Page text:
The BC Supreme Court's recent refusal to certify a class
action in Davis
v British Columbia Hydro and Power Authority re-affirms that
although the evidentiary threshold for certifying general causation
as a common issue is not high, it is also not non-existent.
previously discussed, in a 2013 decision, the Supreme Court of
Canada rejected the argument that courts must take a
"rigorous" approach to class certification and confirmed
that plaintiffs need only show a "credible" or
"plausible" methodology to try issues of loss or harm on
a class-wide basis in price-fixing class actions. Lower courts in
BC and Alberta have subsequently extended the requirement to show a
"plausible methodology" to causation issues in
product liability and
brokerage class actions. In particular, according to the BC
Court of Appeal, there is
no requirement for a "gold standard" study proving a
causal connection at the certification stage.
The Smart Meters Class Action
Davis v BC Hydro concerned the introduction of
so-called "smart meters" by BC Hydro. In 2011, BC Hydro
began replacing existing meters with new "smart meters"
that communicated wirelessly. The plaintiffs asserted that the
radiofrequency (RF) emissions from smart meters caused biological
harm and claimed that legislation making smart meters mandatory
infringed the Charter of Rights.
Although the allegation that RF emissions were harmful clearly
raised a complex factual issue about the biological effects of RF
emissions on humans, the plaintiffs apparently made a tactical
decision not to file expert evidence as to how the plaintiffs'
allegations could be proven. Instead, the plaintiffs attached
copies of certain material asserting the potential adverse health
effects of RF emissions and smart meters. In the plaintiffs'
submission, it was enough for the plaintiffs to show only the
existence of such material to establish a basis in fact for a
methodology to prove the proposed common issues on a class-wide
In response, the defendant filed two expert reports describing
the multitude of sources of RF emissions, including mobile phones,
baby monitors, radios and microwave ovens. The thrust of the
defendant's expert evidence was that a class member's
exposure to RF emissions from a smart meter would depend on a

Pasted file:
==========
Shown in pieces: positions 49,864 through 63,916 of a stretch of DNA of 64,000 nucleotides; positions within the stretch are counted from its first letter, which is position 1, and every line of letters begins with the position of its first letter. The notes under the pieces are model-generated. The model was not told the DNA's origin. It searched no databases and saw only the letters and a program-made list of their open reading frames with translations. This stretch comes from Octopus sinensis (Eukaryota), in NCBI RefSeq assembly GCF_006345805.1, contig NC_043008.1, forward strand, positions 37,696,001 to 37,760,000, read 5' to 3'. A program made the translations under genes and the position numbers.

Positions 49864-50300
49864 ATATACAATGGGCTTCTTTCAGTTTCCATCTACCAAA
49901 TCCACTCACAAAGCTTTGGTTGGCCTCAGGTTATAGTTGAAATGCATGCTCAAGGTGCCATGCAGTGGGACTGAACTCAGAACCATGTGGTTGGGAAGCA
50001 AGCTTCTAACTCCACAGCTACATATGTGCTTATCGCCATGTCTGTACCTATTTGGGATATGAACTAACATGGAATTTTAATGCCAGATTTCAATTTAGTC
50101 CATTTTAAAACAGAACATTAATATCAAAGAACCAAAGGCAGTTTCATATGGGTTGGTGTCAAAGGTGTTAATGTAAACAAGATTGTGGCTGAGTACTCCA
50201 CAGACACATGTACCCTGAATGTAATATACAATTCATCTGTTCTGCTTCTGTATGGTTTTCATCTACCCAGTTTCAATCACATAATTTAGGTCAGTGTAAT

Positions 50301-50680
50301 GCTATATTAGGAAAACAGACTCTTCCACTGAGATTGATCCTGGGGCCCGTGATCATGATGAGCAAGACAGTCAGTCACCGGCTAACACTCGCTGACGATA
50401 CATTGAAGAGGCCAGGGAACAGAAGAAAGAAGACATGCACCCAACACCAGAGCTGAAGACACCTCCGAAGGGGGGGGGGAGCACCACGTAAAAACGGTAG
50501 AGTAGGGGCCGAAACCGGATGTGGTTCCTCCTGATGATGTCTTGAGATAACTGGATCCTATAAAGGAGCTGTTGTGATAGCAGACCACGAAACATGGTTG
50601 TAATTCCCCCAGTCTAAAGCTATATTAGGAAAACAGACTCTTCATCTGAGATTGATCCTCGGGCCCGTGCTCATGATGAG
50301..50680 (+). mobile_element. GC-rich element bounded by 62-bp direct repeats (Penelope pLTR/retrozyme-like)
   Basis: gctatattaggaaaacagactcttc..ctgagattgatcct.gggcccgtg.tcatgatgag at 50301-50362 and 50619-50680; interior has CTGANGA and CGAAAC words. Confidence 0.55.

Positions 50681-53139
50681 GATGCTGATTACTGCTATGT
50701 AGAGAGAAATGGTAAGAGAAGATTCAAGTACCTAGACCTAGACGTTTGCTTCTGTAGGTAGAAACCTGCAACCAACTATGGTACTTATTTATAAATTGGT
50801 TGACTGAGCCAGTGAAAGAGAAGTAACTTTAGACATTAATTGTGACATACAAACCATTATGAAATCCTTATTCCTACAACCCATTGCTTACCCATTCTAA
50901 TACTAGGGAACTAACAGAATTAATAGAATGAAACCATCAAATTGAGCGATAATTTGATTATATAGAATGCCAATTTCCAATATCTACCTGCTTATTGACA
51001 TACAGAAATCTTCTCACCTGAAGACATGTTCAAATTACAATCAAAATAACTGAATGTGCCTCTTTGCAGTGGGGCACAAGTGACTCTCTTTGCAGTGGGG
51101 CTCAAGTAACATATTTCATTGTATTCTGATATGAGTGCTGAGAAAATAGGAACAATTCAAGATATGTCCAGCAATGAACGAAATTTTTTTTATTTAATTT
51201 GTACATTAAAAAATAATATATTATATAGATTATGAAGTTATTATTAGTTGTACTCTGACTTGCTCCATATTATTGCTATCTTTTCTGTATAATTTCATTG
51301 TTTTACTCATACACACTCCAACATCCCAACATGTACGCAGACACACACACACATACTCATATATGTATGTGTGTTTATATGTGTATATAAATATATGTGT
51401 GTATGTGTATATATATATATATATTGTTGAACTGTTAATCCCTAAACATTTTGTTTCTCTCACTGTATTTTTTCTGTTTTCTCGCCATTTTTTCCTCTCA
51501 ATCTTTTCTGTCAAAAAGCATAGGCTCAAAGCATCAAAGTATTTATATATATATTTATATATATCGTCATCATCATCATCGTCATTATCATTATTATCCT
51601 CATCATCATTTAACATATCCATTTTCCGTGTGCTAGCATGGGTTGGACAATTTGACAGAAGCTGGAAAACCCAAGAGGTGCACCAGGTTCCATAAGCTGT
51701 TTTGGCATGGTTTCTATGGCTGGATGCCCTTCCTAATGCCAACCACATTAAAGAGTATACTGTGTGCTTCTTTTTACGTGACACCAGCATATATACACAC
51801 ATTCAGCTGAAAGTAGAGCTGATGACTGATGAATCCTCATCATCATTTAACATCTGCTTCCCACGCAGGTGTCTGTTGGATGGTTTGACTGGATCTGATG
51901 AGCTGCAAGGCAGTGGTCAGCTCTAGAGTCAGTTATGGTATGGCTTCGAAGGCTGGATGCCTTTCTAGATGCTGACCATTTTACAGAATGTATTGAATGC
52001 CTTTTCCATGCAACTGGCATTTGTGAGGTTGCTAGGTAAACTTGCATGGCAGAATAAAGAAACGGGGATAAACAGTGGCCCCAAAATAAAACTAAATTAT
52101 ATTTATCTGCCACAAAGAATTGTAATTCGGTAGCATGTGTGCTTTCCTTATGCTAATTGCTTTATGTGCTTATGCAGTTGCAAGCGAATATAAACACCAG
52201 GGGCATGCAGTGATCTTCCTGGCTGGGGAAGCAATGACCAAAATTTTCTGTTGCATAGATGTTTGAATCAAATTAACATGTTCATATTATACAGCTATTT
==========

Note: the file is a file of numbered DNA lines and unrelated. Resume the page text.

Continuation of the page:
variety of factors, including the distance from the smart meter,
the presence of other sources of RF emissions, and the existence of
walls or other barriers between the meter and the individual. The
defendant's expert concluded that there were millions of
exposure scenarios to be considered and a large variation in RF
The court found that the defendant's expert evidence was
unchallenged because the plaintiffs' evidence was not
admissible to show a methodology by which the biological effects of
smart meter RF emissions could be plausibly proved on a class-wide
basis. The plaintiffs therefore failed to meet their evidentiary
burden to show there were common issues. Indeed, the certification
motion judge described the failure to lead admissible evidence as a
"fundamental problem for the plaintiffs".
The BC courts have issued a series of decisions applying the
Supreme Court's "credible or plausible" methodology
requirement to cases involving allegedly harmful products. At this
stage the takeaway from these cases can be succinctly summarized as
follows: some evidence of a methodology showing the potential
harmfulness of products is required at certification, but it need
not rise to the level of a "gold standard" medical
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In Irwin v. Alberta Veterinary Medical Association, 2015 ABCA 396, the Alberta Court of Appeal found that the "ABVMA" failed to afford procedural fairness to a veterinarian undergoing an incapacity assessment.
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